In Part Two, addresses to teachers, Sankara explains how the teacher should guide a student who is seeking liberation from the suffering of samsara. Chapter 2, the heart of this part of the text, is in the form of a dialogue which may well represent actual exchanges between Sankara and his students. The student displays a highly critical intelligence, refusing to accept the teacher's word when it runs counter to his own understanding. Time and again, the student objects to questionable distinctions, questions the appropriateness of examples, and challenges the teachers analyses and arguments. But these philosophical exchanges are not motivated by mere curiosity; they are important means of arriving at the truth that will deliver one from the bondage of suffering.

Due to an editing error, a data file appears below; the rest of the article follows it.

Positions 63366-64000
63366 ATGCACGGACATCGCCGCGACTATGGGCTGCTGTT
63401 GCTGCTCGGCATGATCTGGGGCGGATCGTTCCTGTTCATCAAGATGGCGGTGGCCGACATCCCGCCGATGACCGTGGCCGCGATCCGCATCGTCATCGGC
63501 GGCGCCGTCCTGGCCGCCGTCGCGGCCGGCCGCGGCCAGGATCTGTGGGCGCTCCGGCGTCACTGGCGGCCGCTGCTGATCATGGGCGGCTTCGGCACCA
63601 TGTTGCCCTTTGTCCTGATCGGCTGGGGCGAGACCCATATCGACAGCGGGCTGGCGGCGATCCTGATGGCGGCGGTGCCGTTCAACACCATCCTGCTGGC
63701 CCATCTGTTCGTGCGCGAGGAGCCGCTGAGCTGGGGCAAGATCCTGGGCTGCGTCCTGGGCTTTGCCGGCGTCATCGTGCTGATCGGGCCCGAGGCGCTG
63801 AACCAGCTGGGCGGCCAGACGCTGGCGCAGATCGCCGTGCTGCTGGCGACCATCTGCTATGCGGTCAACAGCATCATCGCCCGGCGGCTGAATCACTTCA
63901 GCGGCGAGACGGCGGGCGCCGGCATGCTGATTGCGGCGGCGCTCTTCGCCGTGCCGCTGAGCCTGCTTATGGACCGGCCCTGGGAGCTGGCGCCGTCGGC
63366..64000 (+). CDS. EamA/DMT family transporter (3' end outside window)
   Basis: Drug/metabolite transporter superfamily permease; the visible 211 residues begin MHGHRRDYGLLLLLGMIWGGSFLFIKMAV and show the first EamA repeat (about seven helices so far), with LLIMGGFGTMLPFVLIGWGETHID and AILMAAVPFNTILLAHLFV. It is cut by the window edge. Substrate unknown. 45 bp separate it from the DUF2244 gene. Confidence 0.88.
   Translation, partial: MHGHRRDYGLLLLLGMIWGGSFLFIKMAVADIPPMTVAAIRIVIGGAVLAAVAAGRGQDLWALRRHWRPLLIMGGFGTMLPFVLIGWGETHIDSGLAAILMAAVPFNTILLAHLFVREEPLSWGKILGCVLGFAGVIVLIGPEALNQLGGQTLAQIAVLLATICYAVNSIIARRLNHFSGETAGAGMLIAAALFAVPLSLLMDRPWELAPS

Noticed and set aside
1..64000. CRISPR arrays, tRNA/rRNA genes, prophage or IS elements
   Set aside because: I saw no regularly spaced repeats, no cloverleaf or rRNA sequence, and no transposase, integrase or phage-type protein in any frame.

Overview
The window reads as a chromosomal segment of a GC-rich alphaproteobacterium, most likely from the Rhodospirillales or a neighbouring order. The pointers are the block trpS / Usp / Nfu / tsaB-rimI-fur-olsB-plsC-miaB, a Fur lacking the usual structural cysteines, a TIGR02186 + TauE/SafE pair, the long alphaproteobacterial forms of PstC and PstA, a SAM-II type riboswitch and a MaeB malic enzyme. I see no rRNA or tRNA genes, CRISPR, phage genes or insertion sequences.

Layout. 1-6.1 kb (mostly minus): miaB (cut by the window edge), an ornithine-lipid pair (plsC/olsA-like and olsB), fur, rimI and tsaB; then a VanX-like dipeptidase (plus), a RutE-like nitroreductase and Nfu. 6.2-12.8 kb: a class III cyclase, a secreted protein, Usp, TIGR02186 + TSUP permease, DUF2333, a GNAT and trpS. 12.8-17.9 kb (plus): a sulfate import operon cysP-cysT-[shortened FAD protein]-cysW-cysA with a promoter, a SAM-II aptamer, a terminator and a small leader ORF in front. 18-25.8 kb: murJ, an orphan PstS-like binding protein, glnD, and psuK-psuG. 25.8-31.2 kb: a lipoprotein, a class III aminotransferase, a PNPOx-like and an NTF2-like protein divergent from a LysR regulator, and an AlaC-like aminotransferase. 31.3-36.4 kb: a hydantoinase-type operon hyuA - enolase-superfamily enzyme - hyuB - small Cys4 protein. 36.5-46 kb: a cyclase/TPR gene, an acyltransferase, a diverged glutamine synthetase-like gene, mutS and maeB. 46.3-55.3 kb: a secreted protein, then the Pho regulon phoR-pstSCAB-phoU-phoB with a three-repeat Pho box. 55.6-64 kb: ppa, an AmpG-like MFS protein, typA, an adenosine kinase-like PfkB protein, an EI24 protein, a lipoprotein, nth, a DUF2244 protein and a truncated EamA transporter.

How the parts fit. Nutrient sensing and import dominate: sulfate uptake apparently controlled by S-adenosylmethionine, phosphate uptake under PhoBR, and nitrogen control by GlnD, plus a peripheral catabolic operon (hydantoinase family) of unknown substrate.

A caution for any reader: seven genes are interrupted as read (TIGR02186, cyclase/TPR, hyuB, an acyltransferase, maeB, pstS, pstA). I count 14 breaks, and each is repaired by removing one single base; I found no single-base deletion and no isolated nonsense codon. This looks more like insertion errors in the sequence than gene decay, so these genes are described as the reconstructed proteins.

The dialogue begins with the student asking, "How can I be released from transmigratory existence?" Noting that he experiences suffering in both the waking and dreaming state, he asks about the cause of this suffering: "Is it indeed my own nature or due to some cause, my own nature being different?" The student is keenly aware that if suffering is an inherent feature of human existence no release is possible. He goes on to say, "If this my own nature, there is no hope for me to attain final release, since one cannot avoid one's own nature. If due to some cause, final release is possible after the cause has been removed."